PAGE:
Petiole in side view trapezoidal, punctate; anteroventral tooth present, rounded, rightangle, or acute; dorsal face of petiole smooth and shining, subrectangular, longer than wide, with about eight long amber setae along posterior border; postpetiole with acute anteroventral tooth, postpetiole in dorsal view subquadrate, wider than long, with emarginate posterior margin, abundant long setae; fourth abdominal tergite smooth and shining, with abundant long suberect amber setae, no appressed pubescence.


Workers vary in robustness and coloration. Small workers are relatively paler, with weaker sculpture on the katepisternum and flatter promesonotum. Large workers are darker orange, with stronger punctate sculpture on the katepisternum, and a more arched promesonotum. The two collections I have from the Osa Peninsula are small and pale. Material from La Selva Biological Station varies from small and pale to larger and darker. Three workers collected at 1070m elevation in Braulio Carrillo National Park above La Selva vary from small and pale to larger and darker orange. A series of three workers from Bajo La Hondura, an 1100m elevation site near the southeastern edge of Braulio Carrillo, are the largest I have seen, with distinctly arched promesonotum, and lacking the anterior row of long setae on the pronotum. I initially had access to only these large workers and the specimens from the Osa Peninsula, and I considered them distinct species. Subsequent collections from La Selva revealed variation linking the two forms. It is likely that there is some form of clinal variation on the Atlantic slope, with small pale forms dominating in the lowlands and larger, darker forms more common at higher elevations, a pattern seen in many other ant lineages.


Holotype: HL 0.537, HW 0.546, HC 0.493, SL 0.473, EL 0.156, WL 0.618, SPL 0.110, PTH 0.143, PTL 0.201, PTW 0.162, PPL 0.141, PPW 0.181, CI 102, OI 29, SI 88, PTHI 71, PTWI 81, PPI 128, SPI 18.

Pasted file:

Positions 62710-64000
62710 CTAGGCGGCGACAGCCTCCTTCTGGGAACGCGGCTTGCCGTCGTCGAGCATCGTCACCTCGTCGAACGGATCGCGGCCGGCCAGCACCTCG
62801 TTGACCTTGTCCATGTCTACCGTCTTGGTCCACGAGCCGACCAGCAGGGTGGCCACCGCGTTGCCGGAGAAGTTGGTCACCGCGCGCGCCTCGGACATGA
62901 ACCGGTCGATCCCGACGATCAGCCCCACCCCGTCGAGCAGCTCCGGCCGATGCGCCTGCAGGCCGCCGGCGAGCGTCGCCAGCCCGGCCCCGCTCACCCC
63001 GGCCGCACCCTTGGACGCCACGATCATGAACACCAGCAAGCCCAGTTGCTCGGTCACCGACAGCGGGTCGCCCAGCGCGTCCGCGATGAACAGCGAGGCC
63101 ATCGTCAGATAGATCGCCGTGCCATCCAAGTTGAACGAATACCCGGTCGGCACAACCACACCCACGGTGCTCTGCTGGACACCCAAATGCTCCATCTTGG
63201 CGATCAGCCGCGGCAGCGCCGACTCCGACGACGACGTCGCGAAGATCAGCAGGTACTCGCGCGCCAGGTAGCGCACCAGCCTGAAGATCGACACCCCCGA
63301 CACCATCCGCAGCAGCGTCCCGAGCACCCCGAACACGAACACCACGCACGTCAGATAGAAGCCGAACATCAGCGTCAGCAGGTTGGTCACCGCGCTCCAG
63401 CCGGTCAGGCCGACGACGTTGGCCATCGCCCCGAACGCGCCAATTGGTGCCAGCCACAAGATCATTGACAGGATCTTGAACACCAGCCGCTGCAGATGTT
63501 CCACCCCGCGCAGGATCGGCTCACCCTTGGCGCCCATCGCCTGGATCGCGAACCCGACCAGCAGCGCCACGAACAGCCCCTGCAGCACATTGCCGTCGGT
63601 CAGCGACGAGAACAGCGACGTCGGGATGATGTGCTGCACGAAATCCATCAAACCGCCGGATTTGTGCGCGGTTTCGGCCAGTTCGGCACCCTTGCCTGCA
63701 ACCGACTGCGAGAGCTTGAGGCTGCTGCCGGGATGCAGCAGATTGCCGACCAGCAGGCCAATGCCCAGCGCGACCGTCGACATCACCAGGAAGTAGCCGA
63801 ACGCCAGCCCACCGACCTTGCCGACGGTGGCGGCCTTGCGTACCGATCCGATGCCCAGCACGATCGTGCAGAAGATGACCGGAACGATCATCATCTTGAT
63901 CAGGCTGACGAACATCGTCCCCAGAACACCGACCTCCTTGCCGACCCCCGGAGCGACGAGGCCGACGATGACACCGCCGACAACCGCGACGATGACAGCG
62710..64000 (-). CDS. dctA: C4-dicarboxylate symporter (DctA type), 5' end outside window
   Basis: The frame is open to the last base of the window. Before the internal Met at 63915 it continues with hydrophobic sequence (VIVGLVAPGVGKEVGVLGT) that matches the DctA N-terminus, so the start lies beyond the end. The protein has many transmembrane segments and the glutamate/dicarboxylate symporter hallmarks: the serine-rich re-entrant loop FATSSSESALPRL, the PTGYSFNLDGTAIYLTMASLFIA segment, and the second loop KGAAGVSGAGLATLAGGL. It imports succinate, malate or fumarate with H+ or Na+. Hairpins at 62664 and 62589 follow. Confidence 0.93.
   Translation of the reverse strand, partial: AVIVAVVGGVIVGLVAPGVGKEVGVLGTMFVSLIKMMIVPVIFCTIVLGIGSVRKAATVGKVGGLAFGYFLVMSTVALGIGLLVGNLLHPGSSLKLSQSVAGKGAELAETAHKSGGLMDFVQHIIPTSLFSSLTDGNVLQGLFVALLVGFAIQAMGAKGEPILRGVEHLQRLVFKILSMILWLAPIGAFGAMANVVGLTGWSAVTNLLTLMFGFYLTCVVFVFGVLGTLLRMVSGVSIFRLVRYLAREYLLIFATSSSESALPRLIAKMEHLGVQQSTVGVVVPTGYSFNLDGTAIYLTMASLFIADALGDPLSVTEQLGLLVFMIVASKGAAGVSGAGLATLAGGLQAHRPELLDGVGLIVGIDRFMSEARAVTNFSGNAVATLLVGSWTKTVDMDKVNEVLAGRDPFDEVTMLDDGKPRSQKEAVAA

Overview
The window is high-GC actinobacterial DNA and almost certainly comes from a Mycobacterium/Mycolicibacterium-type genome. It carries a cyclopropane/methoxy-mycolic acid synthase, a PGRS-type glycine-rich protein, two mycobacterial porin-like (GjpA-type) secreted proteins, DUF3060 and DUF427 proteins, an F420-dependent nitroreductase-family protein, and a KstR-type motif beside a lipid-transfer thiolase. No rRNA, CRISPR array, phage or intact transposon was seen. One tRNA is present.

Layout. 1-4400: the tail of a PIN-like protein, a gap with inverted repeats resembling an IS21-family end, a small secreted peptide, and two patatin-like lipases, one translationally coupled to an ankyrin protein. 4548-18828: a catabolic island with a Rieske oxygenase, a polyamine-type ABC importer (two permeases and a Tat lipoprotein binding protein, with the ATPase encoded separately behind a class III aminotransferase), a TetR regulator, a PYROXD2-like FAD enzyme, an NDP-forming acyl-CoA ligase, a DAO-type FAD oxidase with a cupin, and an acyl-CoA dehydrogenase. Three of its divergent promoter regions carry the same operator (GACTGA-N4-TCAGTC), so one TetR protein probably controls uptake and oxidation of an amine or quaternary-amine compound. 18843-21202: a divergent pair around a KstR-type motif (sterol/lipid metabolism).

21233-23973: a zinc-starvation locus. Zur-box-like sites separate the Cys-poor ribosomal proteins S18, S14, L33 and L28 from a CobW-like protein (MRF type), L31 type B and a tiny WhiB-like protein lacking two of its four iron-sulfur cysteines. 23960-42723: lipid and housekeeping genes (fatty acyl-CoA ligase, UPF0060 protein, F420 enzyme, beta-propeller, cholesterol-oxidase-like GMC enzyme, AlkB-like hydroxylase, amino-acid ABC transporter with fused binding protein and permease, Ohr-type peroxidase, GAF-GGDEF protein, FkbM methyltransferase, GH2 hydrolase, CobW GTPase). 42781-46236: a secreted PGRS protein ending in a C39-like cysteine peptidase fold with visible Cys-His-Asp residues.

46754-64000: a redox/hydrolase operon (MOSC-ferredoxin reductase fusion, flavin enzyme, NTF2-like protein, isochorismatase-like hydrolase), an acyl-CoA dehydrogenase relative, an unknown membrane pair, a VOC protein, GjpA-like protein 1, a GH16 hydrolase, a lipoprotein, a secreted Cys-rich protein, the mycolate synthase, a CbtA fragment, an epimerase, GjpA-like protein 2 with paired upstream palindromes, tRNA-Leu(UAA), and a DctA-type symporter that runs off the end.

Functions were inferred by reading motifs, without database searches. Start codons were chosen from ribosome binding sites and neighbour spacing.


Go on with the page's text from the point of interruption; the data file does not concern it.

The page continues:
Other specimens: HL 0.581, 0.547, 0.669; HW 0.615, 0.554, 0.683; HC 0.570, 0.495, 0.626; SL 0.499, 0.472, 0.640; EL 0.162, 0.168, 0.186; A11L 0.241; A11W 0.128; A10L 0.105; A10W 0.111; A09L 0.054; A09W 0.086; A08L 0.046; A08W 0.059; WL 0.676, 0.626, 0.801; SPL 0.142, 0.123, 0.163; PTH 0.168, 0.138, 0.178; PTL 0.213, 0.196, 0.267; PTW 0.194, 0.159, 0.218; PPL 0.145, 0.158, 0.177; PPW 0.209, 0.180, 0.241; CI 106, 101, 102; OI 28, 31, 28; SI 86, 86, 96; PTHI 79, 70, 67; PTWI 91, 81, 82; PPI 144, 114, 136; SPI 21, 20, 20; ACI 0.80.


This species is named for Phillip S. Ward at the University of California at Davis. Phil taught me how to mount ants.


Crematogaster wardi  HNS  occurs in mature wet forest habitats on both the Atlantic and Pacific slopes of Costa Rica. The species is known only from workers. They have been collected three times as nocturnal foragers on low vegetation, once as diurnal foragers on extrafloral nectaries of an Inga  sapling, twice in Malaise traps, and three times in Winkler samples of sifted leaf litter from the forest floor.


Crematogaster wardi  HNS  is uniquely characterized by the combination of (1) yellow coloration; (2) humeral setae of mesosomal dorsum long, flexuous, and longer than any other mesosomal setae; (3) relatively long propodeal spines; and (4) relatively elongate promesonotum. Similar species are minutissima  HNS  and flavomicrops  HNS  .


United Kingdom, London, The Natural History Museum [formerly British Museum (Natural History)]


USA, California, Los Angeles, Los Angeles County Museum of Natural History


USA, Massachusetts, Cambridge, Harvard University, Museum of Comparative Zoology


Switzerland, Geneva, Museum d'Histoire Naturelle


Switzerland, Basel, Naturhistorisches Museum


USA, California, Davis, University of California, R.M. Bohart Museum of Entomology


USA, Washington D.C., National Museum of Natural History, [formerly, United States National Museum]